Light pollution 'causes spring to arrive a week early'
Trees bud in urban areas up to 7.5 days before they appear in the countryside, says major new report
Light pollution causes spring to arrive a week early in some areas of the UK, according to a new report.
Published in Proceedings of the Royal Society B, the first significant examination of how light pollution affects plants reports that leaves appear on trees up to 7.5 days earlier in areas heavily affected by light.
The researchers, from the University of Exeter and Cornwall College Newquay, say this is likely to have a "knock-on effect on the life cycles of insects and birds that live in sync with the trees", The Guardian reports.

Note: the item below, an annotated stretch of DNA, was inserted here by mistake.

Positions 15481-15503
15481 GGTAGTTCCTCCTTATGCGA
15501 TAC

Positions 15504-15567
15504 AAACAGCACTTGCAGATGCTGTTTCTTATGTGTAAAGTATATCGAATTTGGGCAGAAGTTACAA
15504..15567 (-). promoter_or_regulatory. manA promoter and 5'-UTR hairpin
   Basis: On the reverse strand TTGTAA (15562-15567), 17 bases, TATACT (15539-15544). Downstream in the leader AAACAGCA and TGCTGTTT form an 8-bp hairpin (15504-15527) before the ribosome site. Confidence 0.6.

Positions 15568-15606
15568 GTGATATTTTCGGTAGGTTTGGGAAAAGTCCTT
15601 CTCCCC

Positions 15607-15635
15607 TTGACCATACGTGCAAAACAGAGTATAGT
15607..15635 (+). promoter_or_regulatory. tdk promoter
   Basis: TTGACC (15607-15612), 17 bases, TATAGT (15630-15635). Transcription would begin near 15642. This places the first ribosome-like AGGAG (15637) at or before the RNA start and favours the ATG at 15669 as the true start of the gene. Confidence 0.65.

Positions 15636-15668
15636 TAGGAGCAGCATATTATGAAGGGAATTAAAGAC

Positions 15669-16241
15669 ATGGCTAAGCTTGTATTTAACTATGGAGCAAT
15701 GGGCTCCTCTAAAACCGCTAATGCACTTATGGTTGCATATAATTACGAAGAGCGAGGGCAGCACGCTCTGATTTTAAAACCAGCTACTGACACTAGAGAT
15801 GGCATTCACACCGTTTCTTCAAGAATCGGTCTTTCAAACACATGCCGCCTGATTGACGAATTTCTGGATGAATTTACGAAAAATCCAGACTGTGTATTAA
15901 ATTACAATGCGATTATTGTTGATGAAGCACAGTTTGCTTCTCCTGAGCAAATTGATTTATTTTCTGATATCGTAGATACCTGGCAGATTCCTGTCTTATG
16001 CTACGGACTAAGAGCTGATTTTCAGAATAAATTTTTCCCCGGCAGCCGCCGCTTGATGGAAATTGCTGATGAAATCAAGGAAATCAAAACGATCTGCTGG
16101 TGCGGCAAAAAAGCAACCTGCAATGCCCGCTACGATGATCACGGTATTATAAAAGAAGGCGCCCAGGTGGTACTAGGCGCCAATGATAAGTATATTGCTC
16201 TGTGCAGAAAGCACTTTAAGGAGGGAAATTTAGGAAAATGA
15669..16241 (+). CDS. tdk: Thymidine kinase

"If the oak tree buds earlier, [moth caterpillars] will be feeding on leaves full of tannins and they won’t grow correspondingly," project leader Professor Richard Ffrench-Constant told The Independent. "And there will be less food for the songbirds."
The results indicate a need for "experimental investigation into the impact of artificial night-time lighting on phenology and species interactions", he said, suggesting the introduction of less harmful LED lighting in urban environments.
Light pollution has already been shown to have an effect on the behaviour of animals. Street lighting causes some species of songbird to start chirping well before their natural "dawn chorus", disrupting their mating rituals, says a 2010 study published in Current Biology.
Birds nesting near street lights also exhibit higher stress levels, The Guardian reported last year, making it more likely they will flee their nest and abandon their young.
Migratory birds can become confused in areas with high levels of light pollution and lose their navigation sense, interrupting their migration patterns and sometimes causing collisions with buildings.